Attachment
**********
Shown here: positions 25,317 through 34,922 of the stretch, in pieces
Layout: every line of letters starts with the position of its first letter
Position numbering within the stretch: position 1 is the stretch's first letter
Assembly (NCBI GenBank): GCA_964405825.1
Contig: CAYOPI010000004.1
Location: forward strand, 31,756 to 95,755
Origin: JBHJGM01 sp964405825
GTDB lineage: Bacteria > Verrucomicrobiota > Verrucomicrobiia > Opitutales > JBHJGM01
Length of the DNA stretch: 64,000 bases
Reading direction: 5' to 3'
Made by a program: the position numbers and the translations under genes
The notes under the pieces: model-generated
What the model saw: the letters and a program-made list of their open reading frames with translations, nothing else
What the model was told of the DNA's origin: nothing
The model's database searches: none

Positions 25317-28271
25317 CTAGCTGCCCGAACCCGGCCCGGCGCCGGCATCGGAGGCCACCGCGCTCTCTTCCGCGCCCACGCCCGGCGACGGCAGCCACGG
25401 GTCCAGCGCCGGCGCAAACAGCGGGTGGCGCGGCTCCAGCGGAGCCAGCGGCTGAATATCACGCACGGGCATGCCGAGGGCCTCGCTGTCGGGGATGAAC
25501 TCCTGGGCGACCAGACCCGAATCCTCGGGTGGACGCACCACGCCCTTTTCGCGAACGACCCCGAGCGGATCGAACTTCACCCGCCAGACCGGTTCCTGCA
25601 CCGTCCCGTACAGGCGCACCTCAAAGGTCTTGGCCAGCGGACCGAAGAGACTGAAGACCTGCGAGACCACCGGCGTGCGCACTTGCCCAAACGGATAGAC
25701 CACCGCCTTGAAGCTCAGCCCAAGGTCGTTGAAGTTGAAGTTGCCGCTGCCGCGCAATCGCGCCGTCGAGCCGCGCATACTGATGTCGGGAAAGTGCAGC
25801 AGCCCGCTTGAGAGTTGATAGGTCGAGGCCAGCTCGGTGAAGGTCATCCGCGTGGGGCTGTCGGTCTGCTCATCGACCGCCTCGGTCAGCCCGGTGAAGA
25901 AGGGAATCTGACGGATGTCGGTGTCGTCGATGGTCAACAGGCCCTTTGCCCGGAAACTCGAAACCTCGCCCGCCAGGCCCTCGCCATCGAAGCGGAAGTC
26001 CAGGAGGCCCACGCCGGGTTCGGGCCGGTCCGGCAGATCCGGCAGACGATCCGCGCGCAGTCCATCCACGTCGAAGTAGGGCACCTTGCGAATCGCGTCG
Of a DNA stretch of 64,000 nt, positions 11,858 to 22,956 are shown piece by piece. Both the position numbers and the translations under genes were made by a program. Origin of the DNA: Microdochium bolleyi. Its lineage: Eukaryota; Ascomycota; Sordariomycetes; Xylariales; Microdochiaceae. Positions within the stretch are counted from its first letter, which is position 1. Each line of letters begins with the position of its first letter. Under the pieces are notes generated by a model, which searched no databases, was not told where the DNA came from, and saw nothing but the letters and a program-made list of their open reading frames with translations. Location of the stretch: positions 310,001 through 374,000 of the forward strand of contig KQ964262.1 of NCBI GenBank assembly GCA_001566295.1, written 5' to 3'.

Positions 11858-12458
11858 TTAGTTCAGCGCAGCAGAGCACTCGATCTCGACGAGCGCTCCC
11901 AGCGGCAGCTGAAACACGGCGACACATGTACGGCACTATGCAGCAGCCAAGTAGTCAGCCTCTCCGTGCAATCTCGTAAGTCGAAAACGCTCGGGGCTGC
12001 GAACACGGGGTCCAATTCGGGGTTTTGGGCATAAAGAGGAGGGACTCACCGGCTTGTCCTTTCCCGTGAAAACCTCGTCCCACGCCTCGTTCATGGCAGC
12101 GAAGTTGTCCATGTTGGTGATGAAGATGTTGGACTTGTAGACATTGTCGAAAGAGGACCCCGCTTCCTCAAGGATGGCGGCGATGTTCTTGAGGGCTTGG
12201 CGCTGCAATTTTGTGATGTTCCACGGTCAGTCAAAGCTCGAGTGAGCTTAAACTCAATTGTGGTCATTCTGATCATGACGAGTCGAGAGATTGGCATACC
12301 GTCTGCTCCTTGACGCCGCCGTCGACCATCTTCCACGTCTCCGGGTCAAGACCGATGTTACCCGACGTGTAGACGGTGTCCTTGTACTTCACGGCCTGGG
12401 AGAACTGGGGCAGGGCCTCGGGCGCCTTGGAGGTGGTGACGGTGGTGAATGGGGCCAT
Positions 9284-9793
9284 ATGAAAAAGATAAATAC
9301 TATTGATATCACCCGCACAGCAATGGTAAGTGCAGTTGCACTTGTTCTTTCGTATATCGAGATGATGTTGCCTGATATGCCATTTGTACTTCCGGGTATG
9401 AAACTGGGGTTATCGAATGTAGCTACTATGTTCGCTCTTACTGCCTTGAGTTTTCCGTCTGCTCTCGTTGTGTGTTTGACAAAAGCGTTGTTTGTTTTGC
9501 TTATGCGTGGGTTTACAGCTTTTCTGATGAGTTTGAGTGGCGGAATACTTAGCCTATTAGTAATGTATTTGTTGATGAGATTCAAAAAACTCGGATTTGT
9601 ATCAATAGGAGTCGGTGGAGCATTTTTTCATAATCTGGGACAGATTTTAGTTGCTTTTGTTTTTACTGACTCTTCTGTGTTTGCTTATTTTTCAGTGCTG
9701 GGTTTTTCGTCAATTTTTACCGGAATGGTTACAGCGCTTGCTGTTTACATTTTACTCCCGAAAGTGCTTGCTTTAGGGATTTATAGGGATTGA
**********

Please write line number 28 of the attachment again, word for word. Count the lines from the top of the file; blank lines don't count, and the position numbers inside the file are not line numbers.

11901 AGCGGCAGCTGAAACACGGCGACACATGTACGGCACTATGCAGCAGCCAAGTAGTCAGCCTCTCCGTGCAATCTCGTAAGTCGAAAACGCTCGGGGCTGC